A pandemic story: The miracle of Ittre

This little post is dedicated to Carlos Eire, who loves miracles and has a professional interest in them, but even he may not have heard of this one. I’m pretty sure most people haven’t.

Ittre is a small town in central Belgium, in the French-speaking region called Wallonia. The local church, founded in the seventh century, is the center for the veneration of Our Lady of Ittre, which began in 1336. At that time, the area was ravaged by the Black Death, the bubonic plague. In desperation, the local people got permission from the bishop to take a thirteenth-century oak statue of the Virgin from a nearby Augustinian monastery and carry it in procession from village to village. When it arrived in Ittre, the plague stopped.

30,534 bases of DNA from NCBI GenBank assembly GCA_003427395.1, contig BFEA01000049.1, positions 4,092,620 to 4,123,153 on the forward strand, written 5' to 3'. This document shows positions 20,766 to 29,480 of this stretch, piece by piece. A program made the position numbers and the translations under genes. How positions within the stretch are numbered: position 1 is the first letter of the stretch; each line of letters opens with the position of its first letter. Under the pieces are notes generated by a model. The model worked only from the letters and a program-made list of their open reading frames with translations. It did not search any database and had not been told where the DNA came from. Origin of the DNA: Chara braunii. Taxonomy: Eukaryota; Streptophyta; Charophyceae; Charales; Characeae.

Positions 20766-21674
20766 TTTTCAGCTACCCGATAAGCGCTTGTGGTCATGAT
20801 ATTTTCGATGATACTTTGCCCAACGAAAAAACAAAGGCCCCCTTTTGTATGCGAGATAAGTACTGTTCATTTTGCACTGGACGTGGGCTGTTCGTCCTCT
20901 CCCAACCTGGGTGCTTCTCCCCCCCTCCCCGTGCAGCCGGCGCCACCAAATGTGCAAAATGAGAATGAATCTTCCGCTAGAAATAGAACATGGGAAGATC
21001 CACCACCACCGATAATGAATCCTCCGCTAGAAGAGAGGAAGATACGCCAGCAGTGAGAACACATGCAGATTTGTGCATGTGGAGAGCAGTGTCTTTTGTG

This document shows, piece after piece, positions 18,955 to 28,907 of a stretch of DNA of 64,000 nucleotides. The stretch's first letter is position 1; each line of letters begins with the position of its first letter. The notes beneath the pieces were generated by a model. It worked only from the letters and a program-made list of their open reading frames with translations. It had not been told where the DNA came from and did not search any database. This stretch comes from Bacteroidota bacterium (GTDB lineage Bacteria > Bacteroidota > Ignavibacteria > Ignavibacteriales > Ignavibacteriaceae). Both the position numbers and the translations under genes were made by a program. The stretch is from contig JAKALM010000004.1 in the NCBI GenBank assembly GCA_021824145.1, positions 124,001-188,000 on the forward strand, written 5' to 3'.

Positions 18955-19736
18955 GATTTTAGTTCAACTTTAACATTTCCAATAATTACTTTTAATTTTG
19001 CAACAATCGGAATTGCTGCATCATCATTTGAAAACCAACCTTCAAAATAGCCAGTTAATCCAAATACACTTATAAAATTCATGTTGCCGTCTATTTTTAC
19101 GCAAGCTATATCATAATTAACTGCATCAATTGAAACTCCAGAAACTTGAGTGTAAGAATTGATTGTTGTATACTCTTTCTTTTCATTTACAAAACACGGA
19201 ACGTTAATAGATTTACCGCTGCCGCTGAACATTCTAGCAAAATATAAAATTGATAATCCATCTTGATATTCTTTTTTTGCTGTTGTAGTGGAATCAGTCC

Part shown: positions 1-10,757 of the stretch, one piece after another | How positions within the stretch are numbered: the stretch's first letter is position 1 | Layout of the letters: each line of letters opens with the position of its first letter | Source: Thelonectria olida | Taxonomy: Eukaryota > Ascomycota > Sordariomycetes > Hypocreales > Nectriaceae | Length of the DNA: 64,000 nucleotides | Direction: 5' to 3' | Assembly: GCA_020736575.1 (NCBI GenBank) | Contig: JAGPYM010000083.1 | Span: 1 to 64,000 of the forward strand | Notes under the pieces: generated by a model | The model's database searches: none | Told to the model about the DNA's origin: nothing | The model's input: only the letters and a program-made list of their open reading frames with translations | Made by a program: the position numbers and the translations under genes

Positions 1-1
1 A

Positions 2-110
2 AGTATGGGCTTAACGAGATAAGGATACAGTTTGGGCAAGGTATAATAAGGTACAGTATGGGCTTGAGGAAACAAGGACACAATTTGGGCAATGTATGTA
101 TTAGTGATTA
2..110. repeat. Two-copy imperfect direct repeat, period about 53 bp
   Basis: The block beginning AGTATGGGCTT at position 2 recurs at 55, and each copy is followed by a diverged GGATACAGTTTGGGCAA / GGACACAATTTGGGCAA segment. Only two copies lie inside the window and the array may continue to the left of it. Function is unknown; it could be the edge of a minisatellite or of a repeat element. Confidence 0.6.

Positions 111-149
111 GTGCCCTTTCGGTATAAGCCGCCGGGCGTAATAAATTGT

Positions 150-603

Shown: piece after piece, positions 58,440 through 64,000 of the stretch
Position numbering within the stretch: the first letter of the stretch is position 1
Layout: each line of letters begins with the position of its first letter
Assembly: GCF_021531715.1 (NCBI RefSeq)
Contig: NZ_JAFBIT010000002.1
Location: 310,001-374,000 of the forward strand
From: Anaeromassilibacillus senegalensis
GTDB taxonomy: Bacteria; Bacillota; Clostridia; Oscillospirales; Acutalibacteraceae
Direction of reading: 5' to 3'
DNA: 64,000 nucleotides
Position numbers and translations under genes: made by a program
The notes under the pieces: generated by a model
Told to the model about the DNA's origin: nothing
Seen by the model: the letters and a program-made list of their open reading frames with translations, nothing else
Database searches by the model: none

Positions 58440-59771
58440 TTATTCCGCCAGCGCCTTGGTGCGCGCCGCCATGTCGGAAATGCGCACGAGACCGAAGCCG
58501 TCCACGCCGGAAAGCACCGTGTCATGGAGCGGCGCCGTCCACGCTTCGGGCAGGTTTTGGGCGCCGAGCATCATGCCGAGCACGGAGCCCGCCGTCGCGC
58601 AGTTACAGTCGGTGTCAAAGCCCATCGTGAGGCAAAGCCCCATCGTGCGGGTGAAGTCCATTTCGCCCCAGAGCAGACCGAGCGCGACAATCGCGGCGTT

The grateful villagers, not too surprisingly, then resolutely refused to give the statue back to the monks, and kept it in their village church. After protracted litigation in ecclesiastical courts, the bishop agreed to let them keep it and gave a new statue to the monastery. An annual procession was established in 1384 in commemoration of the miracle, which has been held every year since then on August 15. The Virgin of Ittre is formally known as Mother of Grace and Consolation.

I hope the villagers can still have their procession again this year.

1 thought on “A pandemic story: The miracle of Ittre”

  1. Beautiful story. I hadn’t heard of it. Thanks for the post! Plague-stricken towns had a difficult choice to make: if they held a public procession, the plague could grow worse through close contact; but the best way to fight a plague back then was with processions! Now, the Catholic Church cancels mass and all rituals.

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